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Martin Reeves: A collective place-based approach is needed for CSR

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When LGC recently drew attention to the increase in central government’s workforce over the past two years, it prompted a minor Twitter debate about whether this was entirely a negative thing. 

“MHCLG’s growth might be good if they are to fight local government’s corner in Whitehall effectively” went the line of thinking. This notion may be true, even if it does rather beg the question of whether numbers equate to skills and effectiveness. And it certainly does not address the concerns about a potential double standard at play.

But I suggest that we park our questions about the level of operational resource that central government has afforded itself compared to local government – for the moment. With a comprehensive spending review on the horizon, we need to keep our focus on making our own case for what councils need in order to be effective for our residents, both in terms of resource and operating conditions. We can start by taking stock of what our shrinking workforce has meant on the ground.

There is a great deal within our story that does local government credit. When Solace members reflect on the past few years, they note that austerity has accelerated some welcome shifts toward breaking down service silos, moving from being ‘providers’ to ‘enablers’, sharing services, and empowering frontline colleagues.

But my peers are also clear that the old adage of “delivering more for less” has worn razor thin. Council employees have gone above and beyond to keep the show on the road but even my most sanguine peers are starting to warn of a breaking point. The combined effects of demographic changes, citizen expectations, new burdens and cost shunting have meant that “more” has actually become “evermore”. At all levels of our organisations, officers are now covering roles that used to be done by multiple people. Some are now serving multiple organisations as well; for example, supporting combined authorities or sustainability and transformation partnerships.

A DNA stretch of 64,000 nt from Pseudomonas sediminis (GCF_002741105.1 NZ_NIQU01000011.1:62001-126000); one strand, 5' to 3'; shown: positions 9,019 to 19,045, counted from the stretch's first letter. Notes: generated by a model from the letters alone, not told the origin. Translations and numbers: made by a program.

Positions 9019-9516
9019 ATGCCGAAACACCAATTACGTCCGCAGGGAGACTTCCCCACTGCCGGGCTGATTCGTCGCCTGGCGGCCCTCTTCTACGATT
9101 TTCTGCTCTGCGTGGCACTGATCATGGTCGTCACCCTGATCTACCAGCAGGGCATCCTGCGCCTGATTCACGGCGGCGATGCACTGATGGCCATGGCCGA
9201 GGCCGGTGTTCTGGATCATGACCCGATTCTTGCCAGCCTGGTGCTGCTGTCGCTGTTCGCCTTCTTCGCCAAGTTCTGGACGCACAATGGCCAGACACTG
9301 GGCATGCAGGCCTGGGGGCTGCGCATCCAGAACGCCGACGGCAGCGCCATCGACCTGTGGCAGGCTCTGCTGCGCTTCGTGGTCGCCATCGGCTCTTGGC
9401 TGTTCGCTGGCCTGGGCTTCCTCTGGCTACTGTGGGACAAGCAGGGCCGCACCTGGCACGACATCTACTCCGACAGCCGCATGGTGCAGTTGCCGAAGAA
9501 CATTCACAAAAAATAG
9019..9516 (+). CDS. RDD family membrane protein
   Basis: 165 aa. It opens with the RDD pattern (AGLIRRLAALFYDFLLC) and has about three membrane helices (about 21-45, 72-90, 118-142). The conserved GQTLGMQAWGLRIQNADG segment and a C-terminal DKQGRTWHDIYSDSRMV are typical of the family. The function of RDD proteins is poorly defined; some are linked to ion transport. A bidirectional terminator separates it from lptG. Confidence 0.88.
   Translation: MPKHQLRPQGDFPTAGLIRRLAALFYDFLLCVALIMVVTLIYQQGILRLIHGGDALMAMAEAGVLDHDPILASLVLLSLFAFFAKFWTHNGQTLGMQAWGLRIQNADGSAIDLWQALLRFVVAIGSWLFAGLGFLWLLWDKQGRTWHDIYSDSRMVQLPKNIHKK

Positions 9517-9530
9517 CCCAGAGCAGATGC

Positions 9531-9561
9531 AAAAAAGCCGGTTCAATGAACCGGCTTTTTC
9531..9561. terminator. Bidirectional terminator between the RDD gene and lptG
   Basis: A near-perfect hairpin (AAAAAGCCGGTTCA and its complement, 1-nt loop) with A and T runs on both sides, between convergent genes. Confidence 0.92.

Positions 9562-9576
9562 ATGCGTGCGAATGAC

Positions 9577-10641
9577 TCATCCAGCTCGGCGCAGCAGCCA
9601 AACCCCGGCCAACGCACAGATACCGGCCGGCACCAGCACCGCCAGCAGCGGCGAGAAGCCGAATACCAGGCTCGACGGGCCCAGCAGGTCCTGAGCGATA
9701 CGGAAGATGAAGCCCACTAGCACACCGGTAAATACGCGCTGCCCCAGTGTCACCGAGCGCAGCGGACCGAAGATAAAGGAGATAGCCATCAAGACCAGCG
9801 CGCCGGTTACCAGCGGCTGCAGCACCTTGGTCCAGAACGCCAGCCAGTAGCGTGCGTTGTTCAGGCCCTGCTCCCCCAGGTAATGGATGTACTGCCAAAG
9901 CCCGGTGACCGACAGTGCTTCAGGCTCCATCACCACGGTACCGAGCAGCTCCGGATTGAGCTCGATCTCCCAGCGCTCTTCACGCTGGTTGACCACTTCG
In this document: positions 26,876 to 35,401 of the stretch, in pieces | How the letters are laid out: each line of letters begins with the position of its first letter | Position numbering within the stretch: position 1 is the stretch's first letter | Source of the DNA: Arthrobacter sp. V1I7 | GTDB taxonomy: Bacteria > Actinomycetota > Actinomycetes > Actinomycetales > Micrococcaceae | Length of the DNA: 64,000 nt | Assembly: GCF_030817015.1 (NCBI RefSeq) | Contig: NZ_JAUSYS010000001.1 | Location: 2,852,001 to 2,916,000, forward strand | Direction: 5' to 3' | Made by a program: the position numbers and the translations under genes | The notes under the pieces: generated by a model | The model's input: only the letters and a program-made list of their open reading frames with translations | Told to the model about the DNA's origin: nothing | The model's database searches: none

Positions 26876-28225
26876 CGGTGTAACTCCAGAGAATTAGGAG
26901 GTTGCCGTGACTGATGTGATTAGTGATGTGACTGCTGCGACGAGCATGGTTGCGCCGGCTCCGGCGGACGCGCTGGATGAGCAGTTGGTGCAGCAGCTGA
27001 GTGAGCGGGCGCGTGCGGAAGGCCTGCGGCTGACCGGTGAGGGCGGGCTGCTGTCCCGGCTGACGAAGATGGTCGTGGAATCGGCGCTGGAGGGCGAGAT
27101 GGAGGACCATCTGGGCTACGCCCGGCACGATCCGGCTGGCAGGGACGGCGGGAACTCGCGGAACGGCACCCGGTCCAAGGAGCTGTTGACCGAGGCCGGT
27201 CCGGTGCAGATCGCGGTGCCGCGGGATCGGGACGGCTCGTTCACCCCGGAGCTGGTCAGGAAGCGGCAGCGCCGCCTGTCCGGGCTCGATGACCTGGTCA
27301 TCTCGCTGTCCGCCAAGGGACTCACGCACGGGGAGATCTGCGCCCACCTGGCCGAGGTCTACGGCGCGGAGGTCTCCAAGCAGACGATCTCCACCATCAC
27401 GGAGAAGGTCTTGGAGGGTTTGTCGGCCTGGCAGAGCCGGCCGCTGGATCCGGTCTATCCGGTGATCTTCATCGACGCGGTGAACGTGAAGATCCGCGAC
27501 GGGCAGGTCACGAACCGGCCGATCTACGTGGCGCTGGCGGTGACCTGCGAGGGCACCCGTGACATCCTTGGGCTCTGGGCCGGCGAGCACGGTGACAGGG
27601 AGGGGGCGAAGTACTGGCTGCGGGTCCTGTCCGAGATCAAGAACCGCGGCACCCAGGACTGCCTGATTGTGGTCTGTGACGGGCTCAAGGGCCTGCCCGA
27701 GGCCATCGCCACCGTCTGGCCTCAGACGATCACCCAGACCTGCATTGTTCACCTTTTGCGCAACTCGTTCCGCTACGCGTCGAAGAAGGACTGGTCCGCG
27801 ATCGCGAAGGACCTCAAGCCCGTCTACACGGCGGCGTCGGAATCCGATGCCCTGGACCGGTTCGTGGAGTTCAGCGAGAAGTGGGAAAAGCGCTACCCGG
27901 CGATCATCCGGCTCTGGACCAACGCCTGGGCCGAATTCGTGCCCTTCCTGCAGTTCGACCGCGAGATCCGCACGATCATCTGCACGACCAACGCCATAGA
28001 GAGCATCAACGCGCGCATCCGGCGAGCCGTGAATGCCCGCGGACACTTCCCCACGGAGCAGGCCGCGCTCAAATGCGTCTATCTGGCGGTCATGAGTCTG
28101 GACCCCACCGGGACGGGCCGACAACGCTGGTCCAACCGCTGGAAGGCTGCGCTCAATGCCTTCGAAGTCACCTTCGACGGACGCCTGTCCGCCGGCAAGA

All this means that we have to keep investing in our people no matter how tight budgets get. There are fantastic examples of staff recognition, wellbeing and learning and development programmes at councils across the country. In my own authority, Coventry City Council, I am proud that we have increased resources in targeted organisational development and leadership programmes. This has been a bold, strategic decision, supported by the political leadership to invest in a coherent way at all levels of our organisation. So we now have an established aspiring leaders and leading through empowered organisations programme and we have just confirmed our collaboration on the MSc in public management and leadership course with the University of Birmingham and Solace.

But here too there may be a double standard. What we are able to afford in this area appears to pale in comparison to what government departments are offering. If they are operating on the same shoestring budgets that councils are, we would love to know how they do it.

There have also been impacts on elected members. Local politicians express concerns that they no longer get the same level of support they used to receive to handle casework, get briefed on national and local policy or liaise with residents. At the Public Accounts Committee inquiry to which I gave evidence last month, one of the MPs raised concerns about the level of support councils are dedicating to their scrutiny function. These roles are sometimes naively dismissed as “corporate” functions by external commentators who see them as easy to squeeze. Those of us who run councils know that these are the roles that enable us to operate effectively as democratic institutions.

Elected members are also part of the barometer that tells us that our communities are increasingly feeling the strain too. As our budgets have had to be increasingly concentrated on acute services, we have lost many of the roles that were essentially about building and maintaining relationships with and between residents at neighbourhood level. Their value should not be underestimated; during the 2011 riots, for example, it was quite often to these officers that community leaders turned when they sensed that tensions were rising and who helped to restore calm.

Within Solace, we are now starting our preparations to help make a strong case for the sustainability of local services in the next CSR. The case we make will have to be far more than a numbers game as we consider how to navigate the currents of an ageing workforce, rapid technological change and the myriad impacts that Brexit could have on our local areas. Given that our colleagues across the public sector are wrestling with the same drivers of change, perhaps the time has come to be more radical and take a collective place-based approach to planning for the future, workforce included. Surely that’s where the real prize is – if we’re bold enough to reach for it.

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